The American Gothic is one of the most influential American paintings. Grant Wood painted it in 1930. He took an interest in a wood farmhouse with a window known as ‘carpenter gothic’ in the town of Eldon, Lowa. His sister and his personal doctor modeled for him, helping him to depict the farmer and his daughter.
Wood got influenced by Flemish Renaissance art and applied several elements of European style in his art. The art lovers interpreted the painting several times from multiple angles. It represents the great depression of America and the constant pressure of capitalism on human lives.
A Sunday Afternoon on the Island of La Grande Jatte by Georges Seurat
A Sunday Afternoon on the Island of La Grande Jatte by Georges Seurat is popular for many reasons. It is an early example of a pointillist technique where the artist uses small dots to create a stunning image. Also, it is the pioneer of the Neoimpressionist movement in art.
However, Seurat depicted a group of people relaxing in a park on the La Grande Jatte Park in the Seine River. The painting still fascinates people having elements of self-contradictory nature. It is beautiful, silent, and sunlit on one level but it is disturbing, noisy, and shadowy on another level.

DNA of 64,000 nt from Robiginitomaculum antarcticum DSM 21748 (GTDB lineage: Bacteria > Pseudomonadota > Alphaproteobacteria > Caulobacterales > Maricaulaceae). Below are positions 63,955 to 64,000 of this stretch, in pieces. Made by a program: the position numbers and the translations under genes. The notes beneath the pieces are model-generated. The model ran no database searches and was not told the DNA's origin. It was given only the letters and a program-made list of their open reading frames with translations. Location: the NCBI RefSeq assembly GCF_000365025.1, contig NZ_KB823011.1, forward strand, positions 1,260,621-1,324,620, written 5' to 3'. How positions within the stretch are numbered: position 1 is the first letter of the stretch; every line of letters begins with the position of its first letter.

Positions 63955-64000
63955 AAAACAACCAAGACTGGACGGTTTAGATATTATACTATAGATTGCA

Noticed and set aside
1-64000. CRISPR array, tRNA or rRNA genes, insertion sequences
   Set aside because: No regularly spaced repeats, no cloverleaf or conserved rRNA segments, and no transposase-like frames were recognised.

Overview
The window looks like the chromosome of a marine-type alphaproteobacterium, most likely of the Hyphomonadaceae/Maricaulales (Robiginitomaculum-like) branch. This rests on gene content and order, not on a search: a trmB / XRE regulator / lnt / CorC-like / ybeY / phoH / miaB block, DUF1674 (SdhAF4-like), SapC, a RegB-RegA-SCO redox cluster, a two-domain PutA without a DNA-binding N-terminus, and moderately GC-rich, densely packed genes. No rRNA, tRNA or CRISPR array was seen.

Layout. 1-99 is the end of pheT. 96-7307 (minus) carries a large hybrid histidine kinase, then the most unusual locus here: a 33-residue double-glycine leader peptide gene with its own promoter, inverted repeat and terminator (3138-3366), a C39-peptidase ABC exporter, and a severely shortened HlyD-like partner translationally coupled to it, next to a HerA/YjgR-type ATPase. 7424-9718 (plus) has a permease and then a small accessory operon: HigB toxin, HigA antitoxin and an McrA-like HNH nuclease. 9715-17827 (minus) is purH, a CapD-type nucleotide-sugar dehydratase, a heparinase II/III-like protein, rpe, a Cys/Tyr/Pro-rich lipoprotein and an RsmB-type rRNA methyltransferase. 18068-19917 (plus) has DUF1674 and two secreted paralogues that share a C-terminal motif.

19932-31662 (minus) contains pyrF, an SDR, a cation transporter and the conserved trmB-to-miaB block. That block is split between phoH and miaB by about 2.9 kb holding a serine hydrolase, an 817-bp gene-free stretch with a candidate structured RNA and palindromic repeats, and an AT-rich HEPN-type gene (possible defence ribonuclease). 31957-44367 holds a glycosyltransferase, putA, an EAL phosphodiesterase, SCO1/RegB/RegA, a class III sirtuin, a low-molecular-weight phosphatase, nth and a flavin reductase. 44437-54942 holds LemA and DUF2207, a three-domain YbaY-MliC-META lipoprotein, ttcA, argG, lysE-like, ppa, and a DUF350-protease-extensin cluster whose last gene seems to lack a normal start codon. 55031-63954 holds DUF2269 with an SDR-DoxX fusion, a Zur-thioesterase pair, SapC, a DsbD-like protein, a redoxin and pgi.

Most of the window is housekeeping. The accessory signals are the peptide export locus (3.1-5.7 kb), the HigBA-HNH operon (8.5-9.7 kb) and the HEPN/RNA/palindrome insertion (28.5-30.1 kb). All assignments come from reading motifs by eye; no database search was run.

Medusa’s Raft by Theodore Gericault
French romantic artist Theodore Gericault painted the Raft of Medusa in 1819m, depicting the gruesome event of a shipwreck, death, and destruction. The wreck of Frigate Meduse, a French ship inspired him where 15 people died, and many of them experienced starvation and dehydration resulting in cannibalism.
Instead of choosing something beautiful to paint, Gericault chose the disturbing subject for his art which makes him a standout among his fellow painters. That is the reason he is popular as a romanticist and appreciated worldwide.
Self-Portrait by Vincent Van Gogh
Van Gogh created his last self-portrait in 1889 before his death. He always wanted to create his own image as he painted around 30 portraits that significantly bear his inner psychological turmoil and conflicts. Self-portraits are a recurring subject of Van Gogh’s painting.